Each essay in this collection is related to the hardest choices we all must make in life in dealing with time management, money, family, parents, children, friends, careers, education, marriage, love, divorce, grief, wisdom, and well-being. These pieces are based on my own life experiences over the last forty years and are filled with stories of hope and the consequences of our choices. We must be careful before we act on our feelings. We're not always as smart as we think we are.
Absence and Presence With 24 years between my two children, I entered a different world in 1995 when my second child was born. As an old-schooled mom, I wasn't familiar and grew terribly confused by the aggressive parenting style I encountered the second time around. But I continued raising my second child in the same way as my first, having learned my mother's devout teachings "to feel what another feels by walking in the other's shoes." To this day, I'm pleased with the results whenever I put her words into action. An example of my mother's wisdom: When my first husband was critically ill and in the hospital, I spent endless days and nights by his side while my daughter stayed with my parents. Every night I'd come home after my daughter had just fallen asleep. Already feeling guilty for leaving the hospital, I now had to face my mom's complaints that I didn't get home soon enough to tuck my daughter into bed yet again! Heartbroken, I wondered why Mom didn't realize that I had no choice. Yet she could only hear my daughter cries, "Mom-mom, when are mommy and daddy ever coming home?" Mom went on to explain that my daughter at only age 5 didn't understand my absence, whether due to being in the hospital with her ill father, working in another town, or even out shopping. At the time, I felt my mother was insensitive to my situation, but I've since realized that she was right, coming to understand that young children feel even more emotional emptiness from a parent's absences, regardless of the reason. In truth, my mother was seeing the larger picture, having put herself in all our shoes, especially her 5-year-old granddaughter's vulnerability. I've since seen the tears that follow when children's needs are not fully considered, regardless of whether the separation results from parents over-working, tending to others, or other demands preventing parents from being with their children. I believe we are missing out when we ignore our most important guidance by busying ourselves with what society values instead of making our children our top priority. Perhaps it was my experience of being left alone and the pressure to keep up that opened up my eyes. Think about it: Have you ever felt disappointed or sad when your spouse or partner can't make it home for one reason or another? Did you feel a sting from their absence? I don't know about you, but many a time throughout my life, I've felt that sinking feeling of disappointment. Now, can't you imagine how this must feel to a child? How are they supposed to deal with this feeling? And yet, how many times do we disappoint our children who are eagerly waiting for us? This is powerful when we realize what our own absence might feel like for a child and her intense feeling of being let down. Adults talk endlessly about their pain when their spouse is too busy for them and some go into counseling. There is an infrastructure supporting working mothers with day-care that may permit even further absence. We support parents who seek higher education to earn their degrees, which is a blessing for those parents but not always fulfilling for their children. This is a gray area in which we have to consider the entire picture and decide what's best for everyone. These days I sense a silent cry from the children greater than before. I sometimes wonder if we were to ask our children whether they'd prefer their parents be more of a go-getter attaining awards, degrees, and achievements and fatter paycheck or if they'd just want us closer to them. It's not so different from wanting our spouses or partners to be with us as much as possible. I've learned that a great many people feel discontent over their spouse's absences, and yet they still practice arms-length parenting of their children. I wonder if those parents examined their own childhoods if they'd then recall who was there for them, and might still be there, and then ask themselves: "Do my children have as much support as I did and still have? What more can we do for our children to keep them feeling loved and supported? My wise mother said, "When we become a mother, we no longer think only for one. We have to think and feel for someone else first. We have to imagine being in their heart and to hear what they are saying." Her words are as sound and true today as they were when she said them to me over 30 years ago. It's the best advice and might prevent some disappointment for many of us. It might also serve as rule for all your relationships. The simple method of stepping into another's shoes might deliver the love and kindness we all need.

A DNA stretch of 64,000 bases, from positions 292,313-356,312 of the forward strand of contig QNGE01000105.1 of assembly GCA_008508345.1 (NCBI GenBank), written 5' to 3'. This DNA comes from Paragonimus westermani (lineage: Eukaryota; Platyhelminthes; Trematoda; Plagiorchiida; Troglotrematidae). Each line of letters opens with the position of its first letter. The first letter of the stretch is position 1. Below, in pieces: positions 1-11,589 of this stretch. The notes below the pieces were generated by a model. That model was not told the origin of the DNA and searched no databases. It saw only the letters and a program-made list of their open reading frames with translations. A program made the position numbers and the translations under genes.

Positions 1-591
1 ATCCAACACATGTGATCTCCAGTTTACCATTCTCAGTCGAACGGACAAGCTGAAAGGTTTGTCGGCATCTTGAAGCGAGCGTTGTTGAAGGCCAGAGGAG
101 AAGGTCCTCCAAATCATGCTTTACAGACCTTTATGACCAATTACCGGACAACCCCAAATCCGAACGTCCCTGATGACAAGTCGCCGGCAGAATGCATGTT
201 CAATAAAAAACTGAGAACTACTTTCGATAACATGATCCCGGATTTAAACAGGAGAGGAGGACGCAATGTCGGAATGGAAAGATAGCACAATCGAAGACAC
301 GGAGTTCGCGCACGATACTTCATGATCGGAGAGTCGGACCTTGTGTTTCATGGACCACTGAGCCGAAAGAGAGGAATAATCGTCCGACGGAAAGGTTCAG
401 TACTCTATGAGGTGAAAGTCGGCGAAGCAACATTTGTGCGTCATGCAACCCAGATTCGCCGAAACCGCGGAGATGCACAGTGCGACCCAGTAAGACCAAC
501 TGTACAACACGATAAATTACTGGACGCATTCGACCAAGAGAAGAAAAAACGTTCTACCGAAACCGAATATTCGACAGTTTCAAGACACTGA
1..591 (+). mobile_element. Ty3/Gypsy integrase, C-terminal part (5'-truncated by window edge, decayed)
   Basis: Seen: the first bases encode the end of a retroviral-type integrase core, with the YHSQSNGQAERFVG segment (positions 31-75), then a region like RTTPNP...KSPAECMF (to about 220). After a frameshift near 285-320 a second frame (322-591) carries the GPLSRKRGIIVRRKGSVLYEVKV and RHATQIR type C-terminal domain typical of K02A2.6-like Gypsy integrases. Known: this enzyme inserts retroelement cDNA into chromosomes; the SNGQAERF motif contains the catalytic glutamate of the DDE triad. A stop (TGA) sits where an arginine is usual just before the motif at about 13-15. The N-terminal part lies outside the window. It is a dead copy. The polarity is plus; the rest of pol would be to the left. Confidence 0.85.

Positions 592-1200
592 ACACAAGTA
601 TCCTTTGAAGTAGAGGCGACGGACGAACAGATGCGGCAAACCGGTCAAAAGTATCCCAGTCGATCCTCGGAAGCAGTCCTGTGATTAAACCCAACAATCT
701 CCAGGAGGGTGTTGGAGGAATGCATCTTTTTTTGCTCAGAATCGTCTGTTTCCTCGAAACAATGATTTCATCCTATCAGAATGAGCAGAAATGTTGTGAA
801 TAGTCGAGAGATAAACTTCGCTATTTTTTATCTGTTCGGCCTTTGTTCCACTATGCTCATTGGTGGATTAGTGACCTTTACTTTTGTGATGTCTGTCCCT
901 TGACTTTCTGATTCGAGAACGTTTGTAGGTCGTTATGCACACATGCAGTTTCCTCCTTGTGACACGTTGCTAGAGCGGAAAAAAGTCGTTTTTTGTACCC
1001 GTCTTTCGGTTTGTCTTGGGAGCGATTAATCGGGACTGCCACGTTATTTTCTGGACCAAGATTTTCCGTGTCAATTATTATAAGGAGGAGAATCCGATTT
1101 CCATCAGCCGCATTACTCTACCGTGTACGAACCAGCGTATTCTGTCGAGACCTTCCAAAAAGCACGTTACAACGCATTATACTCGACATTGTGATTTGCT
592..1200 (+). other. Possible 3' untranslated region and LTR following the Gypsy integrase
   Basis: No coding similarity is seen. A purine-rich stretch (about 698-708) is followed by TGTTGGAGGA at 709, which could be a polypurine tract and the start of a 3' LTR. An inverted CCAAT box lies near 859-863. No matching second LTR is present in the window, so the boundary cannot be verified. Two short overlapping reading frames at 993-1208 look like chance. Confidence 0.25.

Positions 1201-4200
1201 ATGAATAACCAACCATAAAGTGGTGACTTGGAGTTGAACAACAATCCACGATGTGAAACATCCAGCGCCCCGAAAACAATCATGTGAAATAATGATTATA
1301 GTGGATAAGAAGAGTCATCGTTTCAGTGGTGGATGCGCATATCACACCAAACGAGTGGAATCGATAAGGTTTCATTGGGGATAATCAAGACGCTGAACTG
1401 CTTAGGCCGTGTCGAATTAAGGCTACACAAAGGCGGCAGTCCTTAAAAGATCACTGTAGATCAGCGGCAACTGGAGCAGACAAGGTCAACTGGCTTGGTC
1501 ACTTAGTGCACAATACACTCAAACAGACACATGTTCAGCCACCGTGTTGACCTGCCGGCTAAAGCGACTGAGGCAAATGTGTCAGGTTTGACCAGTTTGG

Catherine grew up in Philadelphia with 16 brothers and sisters, reared by loving, old-school Italian parents. Catherine's artist father's works graced churches and public buildings; her mother was a full-time homemaker. A professional hairdresser, Catherine worked in various salons while studying the Bible and pursuing spiritual growth through courses, seminars, lectures, the works of Marianne Williamson, and through conferences, including the National Theology of the Body Congress. She is an Ambassador of the Society of Emotional Intelligence and a frequent contributor to the Huffington Post and Arianna Huffington's Thrive Global. The mother of two children, and now a grandmother, Catherine lives in Pennsylvania with her husband and son. She is the author of Imprinted Wisdom and a contributor to Anne Born's These Winter Months: The Late Orphan Project Anthology.